I’m a DJ at a college radio station, WQRI FM 88.3 Bristol RI, and I was just thinking that some of you might be interesting in learning about what it’s like to have a rock format show. In case you’re ever in Rhode Island, “Mr. Excellent for President” is on Fridays 6-8 PM, or pretty much any other time I want (the station managers are very forgiving).
Anyway, I hope you all have a lot of interesting questions - fire away!
Beagledave, I’d be happy to play Freedbird. 6:00 next Friday evening, listen for it.
Dbygawdcapn, I don’t get to keep demos or promos, but I can borrow anything I want to rip into mp3s/oggs/whatever. I do have a playlist, but I’m encouraged to take requests, and I can play whatever I want “within reason” - if I’m not getting any requests, the station managers do like what I play to have some faint resemblence to the playlist. And regarding payola - I haven’t heard anything about it, but I very much doubt it. We’re a low-power station and noncommercial - it would be kinda a waste, don’t you think? That said, I believe there was a problem earlier this year with DJs who also worked at a bar called Lupos spending a lot of time promoting it.
Texican, what station did you work at? Nothing like that has ever happened to me, you lucky [expletive deleted] - the most interesting thing that’s ever happened to me was a series of IMs from a woman who claimed to be an alien leader, the “Keeper”.
Oh, and I’m sorry, I forgot to say what college WQRI is at. It’s Roger Williams University. Keep the questions coming!
A real question: So you guys can’t free form your program at all? That was what was so cool about our station, you got a timeslot, and you just had to submit a synopsis of what your show was about and you were free to do it. We had everything from polka to Irish folk music to heavy metal to country. You could play whatever you wanted or feel free to conduct a talk show, do a political monologue, or whatever.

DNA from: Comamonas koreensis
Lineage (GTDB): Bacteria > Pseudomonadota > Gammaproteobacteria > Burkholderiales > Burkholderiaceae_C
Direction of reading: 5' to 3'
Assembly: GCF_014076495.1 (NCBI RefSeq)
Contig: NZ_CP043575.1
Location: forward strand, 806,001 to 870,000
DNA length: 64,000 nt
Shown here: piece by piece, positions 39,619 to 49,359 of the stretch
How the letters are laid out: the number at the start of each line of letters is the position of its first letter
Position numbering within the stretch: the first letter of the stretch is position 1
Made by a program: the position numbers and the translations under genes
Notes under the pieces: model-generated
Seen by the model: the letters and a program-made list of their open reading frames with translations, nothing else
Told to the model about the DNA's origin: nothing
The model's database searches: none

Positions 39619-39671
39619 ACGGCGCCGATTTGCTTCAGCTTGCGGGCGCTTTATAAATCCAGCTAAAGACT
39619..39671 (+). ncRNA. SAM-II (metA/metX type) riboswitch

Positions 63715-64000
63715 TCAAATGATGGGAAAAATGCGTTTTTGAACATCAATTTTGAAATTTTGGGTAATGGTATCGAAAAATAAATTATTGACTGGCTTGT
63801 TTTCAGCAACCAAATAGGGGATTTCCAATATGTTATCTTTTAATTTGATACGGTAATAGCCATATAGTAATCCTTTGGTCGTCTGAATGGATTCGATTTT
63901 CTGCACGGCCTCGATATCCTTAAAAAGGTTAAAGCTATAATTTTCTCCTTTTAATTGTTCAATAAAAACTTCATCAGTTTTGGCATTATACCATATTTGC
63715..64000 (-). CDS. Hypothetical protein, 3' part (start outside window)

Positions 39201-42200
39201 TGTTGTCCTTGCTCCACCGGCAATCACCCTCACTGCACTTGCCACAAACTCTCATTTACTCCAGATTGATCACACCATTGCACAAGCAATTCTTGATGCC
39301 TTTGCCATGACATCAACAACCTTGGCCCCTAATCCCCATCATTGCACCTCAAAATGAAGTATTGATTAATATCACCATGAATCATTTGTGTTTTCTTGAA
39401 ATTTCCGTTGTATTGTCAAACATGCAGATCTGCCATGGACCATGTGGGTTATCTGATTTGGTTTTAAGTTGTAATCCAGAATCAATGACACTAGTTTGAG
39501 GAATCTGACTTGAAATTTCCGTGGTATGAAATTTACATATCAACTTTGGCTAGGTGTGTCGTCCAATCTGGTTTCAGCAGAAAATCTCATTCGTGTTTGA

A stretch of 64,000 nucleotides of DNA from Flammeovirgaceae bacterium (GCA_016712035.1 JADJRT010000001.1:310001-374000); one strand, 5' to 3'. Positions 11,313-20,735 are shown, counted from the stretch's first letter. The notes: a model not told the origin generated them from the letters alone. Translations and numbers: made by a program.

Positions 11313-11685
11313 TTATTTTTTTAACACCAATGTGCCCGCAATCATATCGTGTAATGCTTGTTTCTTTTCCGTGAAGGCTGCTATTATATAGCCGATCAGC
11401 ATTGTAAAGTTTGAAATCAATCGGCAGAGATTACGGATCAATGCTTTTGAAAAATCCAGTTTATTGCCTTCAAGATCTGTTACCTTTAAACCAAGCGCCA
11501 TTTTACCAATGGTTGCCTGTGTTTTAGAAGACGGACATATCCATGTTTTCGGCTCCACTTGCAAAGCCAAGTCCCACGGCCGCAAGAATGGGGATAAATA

Yes and no. My “official” show is rock format - I play music, mainly what’s on the playlist + requests + maybe a few other songs that strike my fancy. Most of the WQRI DJs are rock format, but after a semester at the station you can apply for a “specialty show”, which could be classical, jazz, metal, foreign affairs talk (my dream show), whatever. But if you don’t have a specialty show, you’re pretty tightly regimented - on “your” show. Number of talk breaks, songs, sweepers, and so on is all specificed.
However, there are not enough DJs to fill all the time slots we want to, and some of our DJs are too lazy to show up consistently to their shows. The booth is empty a lot of the time, with just WinAmp DJing, and we’re encouraged to go provide human content if we want, even if it isn’t our show. And since there are no playlists provided for these impromtu “Hey, let’s go on the radio!” sessions, you can do pretty much anything you want. Last week, for example, we played the Carmina Burana on the air, along with some jazz - that was fun. And I went on the air after the Columbia fell to express the sympathies of our school and station staff - that was less fun.